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Concerned parents seek answers from Oxford School Board

The Oxford School District Board of Trustees held a hearing session last night for concerned parents who wished to voice their concerns after an article was published in the high school newspaper last month discussing the possibility of building a school for lower income students in an effort to close the achievement gap.

A room in the Oxford Conference Center was nearly filled with parents and other residents as well. The meeting was requested by Walter Zinn, an attorney from Pontotoc, who was hired by a group of parents perturbed by the subject matter in the article.

At the start of the meeting, ODS president Marian Barksdale made it clear that this was not a back-and-forth discussion, but rather the board was there to listen to residents.

After opening remarks from Zinn, who found the contents of The Charger article to be “alarming,” Jacqueline Certion, spoke to the board. Certion stated that, “an increase of racial diversity among faculty and extracurricular activity leaders” needs to happen, citing that it is currently at ten percent.

“How are teachers trained on cultural competency?” she asked the board. “How are teachers being taught common core?” She also asked the board to look at discipline records to see if there is any implicit bias.

Questions to the board continued when Tori Marion White spoke about the achievement gap that the district is trying to close. She believes that the board should hire a dedicated person to focus on strategies to make it smaller.

Daniel Matthias, the parent of a 14-year-old Oxford student, spoke next and said that he was shocked to hear about the article.

“I don’t know how you come out of your heart and say something like that,” Matthias said. “We cannot continue to separate our kids from one another. Oxford is better than this.”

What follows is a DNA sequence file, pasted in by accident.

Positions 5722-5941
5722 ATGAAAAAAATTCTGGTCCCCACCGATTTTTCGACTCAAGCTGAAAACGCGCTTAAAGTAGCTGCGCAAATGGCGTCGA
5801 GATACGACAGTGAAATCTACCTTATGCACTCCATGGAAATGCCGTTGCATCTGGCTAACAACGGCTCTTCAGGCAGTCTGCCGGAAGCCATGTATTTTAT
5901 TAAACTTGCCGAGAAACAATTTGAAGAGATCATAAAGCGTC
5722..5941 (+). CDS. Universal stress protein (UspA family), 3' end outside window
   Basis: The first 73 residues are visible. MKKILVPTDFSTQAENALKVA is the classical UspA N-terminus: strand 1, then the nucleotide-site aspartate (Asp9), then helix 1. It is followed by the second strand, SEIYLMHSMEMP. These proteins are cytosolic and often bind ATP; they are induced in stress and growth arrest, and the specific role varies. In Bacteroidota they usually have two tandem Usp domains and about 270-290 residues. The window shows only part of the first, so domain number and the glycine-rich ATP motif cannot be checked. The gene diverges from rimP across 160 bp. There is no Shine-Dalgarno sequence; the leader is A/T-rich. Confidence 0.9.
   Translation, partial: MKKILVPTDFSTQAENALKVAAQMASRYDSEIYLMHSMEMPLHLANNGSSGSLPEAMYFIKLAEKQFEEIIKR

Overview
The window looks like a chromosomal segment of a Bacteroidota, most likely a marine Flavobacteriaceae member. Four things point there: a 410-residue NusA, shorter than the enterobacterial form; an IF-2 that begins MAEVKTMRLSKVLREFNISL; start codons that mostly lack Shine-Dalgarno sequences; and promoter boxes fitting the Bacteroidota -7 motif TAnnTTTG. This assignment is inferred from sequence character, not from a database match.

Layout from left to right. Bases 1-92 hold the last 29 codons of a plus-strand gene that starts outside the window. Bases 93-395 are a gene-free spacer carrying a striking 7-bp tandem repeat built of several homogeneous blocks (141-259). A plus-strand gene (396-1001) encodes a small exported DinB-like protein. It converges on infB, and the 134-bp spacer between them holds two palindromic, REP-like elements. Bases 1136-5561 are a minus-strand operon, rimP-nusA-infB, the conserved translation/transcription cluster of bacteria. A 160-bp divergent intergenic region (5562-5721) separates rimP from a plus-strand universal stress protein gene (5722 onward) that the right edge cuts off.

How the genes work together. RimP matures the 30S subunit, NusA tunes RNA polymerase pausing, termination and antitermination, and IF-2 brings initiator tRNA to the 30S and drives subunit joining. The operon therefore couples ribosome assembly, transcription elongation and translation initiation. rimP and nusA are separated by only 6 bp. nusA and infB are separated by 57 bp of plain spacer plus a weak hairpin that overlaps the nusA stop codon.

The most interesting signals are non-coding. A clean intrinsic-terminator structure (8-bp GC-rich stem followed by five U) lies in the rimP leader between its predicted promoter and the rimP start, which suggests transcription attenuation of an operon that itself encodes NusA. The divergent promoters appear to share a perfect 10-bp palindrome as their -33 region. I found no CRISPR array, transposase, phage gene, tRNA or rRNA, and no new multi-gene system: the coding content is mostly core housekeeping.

Zinn then requested that the board release data regarding the achievement gap and exactly how far they have to go. He also asked for the demographic breakdown of students who have been suspended or been arrested in school.

“(The data) would allow us to be informed participants,” Zinn said. “Has nothing been done up to this point? A lot of conversations have not been happening up until today.”

Resident Pat Marr later spoke as well.

“I don’t think white and black was ever the issue,” he said. “Don’t believe everything that’s written. We need more parents involved.”

The final speaker of the evening was Celeste Green, an Oxford resident whose father was the first black man to sit on the Board of Education.

“What is happening is not fair,” she said. “These children don’t have a problem with each other. If you want to bridge the gap, bring in some black faculty.”

Before the meeting concluded Barksdale thanked those who came out for voicing their opinions.

“We will investigate and include the community in the work that we do,” she said.

The next Board of Trustees meeting will take place next Monday, Oct. 24 at 5 p.m., where there will be a 30-minute time slot for citizens to speak to the board.